Computers and smart devices all use accounts that store our information. Passwords are needed to keep our accounts secure but do you protect your passwords? With all we put online or store on our devices, do you practice good password management?
The month of October has been designated as Cybersecurity Awareness month so I assembled a few item pertaining to managing your passwords.
No Systems Is Safe (that includes Apple devices)
Realize that online accounts and accounts that give access to a device you use frequently where you send and receive information contain key pieces of information about us or the organization we work.
Information typed on a keyboard and transmitted from any computing device (to include smartphones) is potentially something that can be intercepted by a third party.
Hackers use these pieces of information for a variety of reasons. None of the reasons are good.
Passwords - Your first line of defense
Create a strong password. A “strong password” means it cannot be guessed by a cyber criminal and then used to access your account. Stolen passwords can be used to access a network where you work, a bank you do business, a credit card company, or an online retailer. Once they have access via your account, they can then use computers resources or steal data.
The general rule is that it should be EASY for you to remember but DIFFICULT for cyber criminals.
What is a bad password?
Don’t ever use the word password as your password. But also don’t use a name that would be associated with you as it can be easy to guess.
Avoid a simple word or name with just a symbol or number.
BAD EXAMPLE: mrfred99
I recommend avoiding these and variations of these password examples because they are can easily be cracked by a software program used by hackers.
What is a better password?
Should I use a password manager?
A password manager is a software program that securely stores your passwords. Some password managers also generate strong, unique passwords to use with your numerous accounts.
Good password managers keep these passwords securely on your pc and allow you to create encrypted backups. Backups should be stored on an external drive and stored in a location that is safe.
When selecting a safe place to store a backup stored on a USB drive or similiar, realize it should be safe from fire or floods. Fireboxes are a good idea however, ensure they are rated to sustain heat that won’t damage the storage device.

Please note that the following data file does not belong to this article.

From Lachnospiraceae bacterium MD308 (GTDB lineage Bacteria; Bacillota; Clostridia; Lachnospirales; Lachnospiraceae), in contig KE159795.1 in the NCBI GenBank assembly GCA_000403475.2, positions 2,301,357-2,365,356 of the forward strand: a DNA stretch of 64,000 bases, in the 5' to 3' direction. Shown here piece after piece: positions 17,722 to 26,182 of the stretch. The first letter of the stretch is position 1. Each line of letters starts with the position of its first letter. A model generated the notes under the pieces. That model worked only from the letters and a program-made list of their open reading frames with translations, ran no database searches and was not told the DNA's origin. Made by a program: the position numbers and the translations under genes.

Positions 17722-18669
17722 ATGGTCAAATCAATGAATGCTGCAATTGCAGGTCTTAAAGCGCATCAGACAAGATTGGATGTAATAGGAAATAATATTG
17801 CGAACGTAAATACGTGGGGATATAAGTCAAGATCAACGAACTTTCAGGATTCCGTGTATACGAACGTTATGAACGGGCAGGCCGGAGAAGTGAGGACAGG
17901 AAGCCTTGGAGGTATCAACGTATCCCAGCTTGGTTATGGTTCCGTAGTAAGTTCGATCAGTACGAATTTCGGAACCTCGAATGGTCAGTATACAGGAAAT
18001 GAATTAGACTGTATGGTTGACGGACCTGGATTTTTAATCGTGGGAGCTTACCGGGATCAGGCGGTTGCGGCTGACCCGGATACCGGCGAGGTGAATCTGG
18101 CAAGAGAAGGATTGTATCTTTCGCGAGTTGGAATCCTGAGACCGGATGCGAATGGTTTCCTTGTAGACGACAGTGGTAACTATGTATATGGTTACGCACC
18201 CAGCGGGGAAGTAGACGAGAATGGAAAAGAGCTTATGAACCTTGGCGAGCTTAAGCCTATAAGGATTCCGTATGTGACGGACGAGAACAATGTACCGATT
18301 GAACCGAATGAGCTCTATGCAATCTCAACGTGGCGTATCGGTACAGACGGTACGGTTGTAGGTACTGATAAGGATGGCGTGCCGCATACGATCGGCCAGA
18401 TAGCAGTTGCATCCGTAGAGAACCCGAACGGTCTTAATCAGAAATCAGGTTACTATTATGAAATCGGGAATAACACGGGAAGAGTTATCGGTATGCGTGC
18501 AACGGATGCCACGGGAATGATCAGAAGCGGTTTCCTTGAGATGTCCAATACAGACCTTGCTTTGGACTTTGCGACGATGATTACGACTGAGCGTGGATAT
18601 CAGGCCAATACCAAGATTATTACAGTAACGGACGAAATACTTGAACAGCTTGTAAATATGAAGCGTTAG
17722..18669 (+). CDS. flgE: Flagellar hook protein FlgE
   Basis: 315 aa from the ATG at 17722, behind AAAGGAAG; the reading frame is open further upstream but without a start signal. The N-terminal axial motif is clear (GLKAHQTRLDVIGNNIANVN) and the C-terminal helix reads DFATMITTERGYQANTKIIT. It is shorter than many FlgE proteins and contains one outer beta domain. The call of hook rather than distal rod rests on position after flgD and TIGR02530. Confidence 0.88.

Example password managers are SplashID and Last Pass. When looking into password managers look to see if you have to connect online and if you do, how secure the connection to their online storage is. Look for explanations on how they encrypt their information when you create it on your computer, transmit it to their online site, and then store it on their site.
What is Two-factor authentication?
Using multi-factor authentication means that you can only access your account when you successfully provide two more pieces of information (or factors).
Two-factor authentication or (2FA) usually combines a password and a prompt for additional information sometime via a third party that provides the info.
For example, I enabled 2FA on several online accounts. Whenever I attempt to login with my password, I am then prompted to provide a additional code that is either sent to me via email/text or generated by an app on my smartphone.
A list of 2FA providers can be found here.
A Tip: When should I change my password?
The advice I give to my students about when to change their passwords is simple.
In the United States, we change our clocks in the spring and the fall. When we do change our clocks we have also been guided to change the batteries in our home smoke detectors.
I would also add this. Why not change your passwords at this time too? At a minimum change the password to your password vault or file where you store all your passwords.
If you do not live in the United States, connect the event to another event you recognize on frequent basis so you can remember to do this.
If you follow this approach, you are now changing your passwords at least every 6 months and this adds another layer to your security plan making it harder for someone to hack your account.
Good luck with updating your passwords!!!
Start Coding Today In 5 Minutes!
Take 5 minutes and try a FREE coding activity!
Let Me Help You
If you are a teacher or someone looking to help others learn to code, let me help you.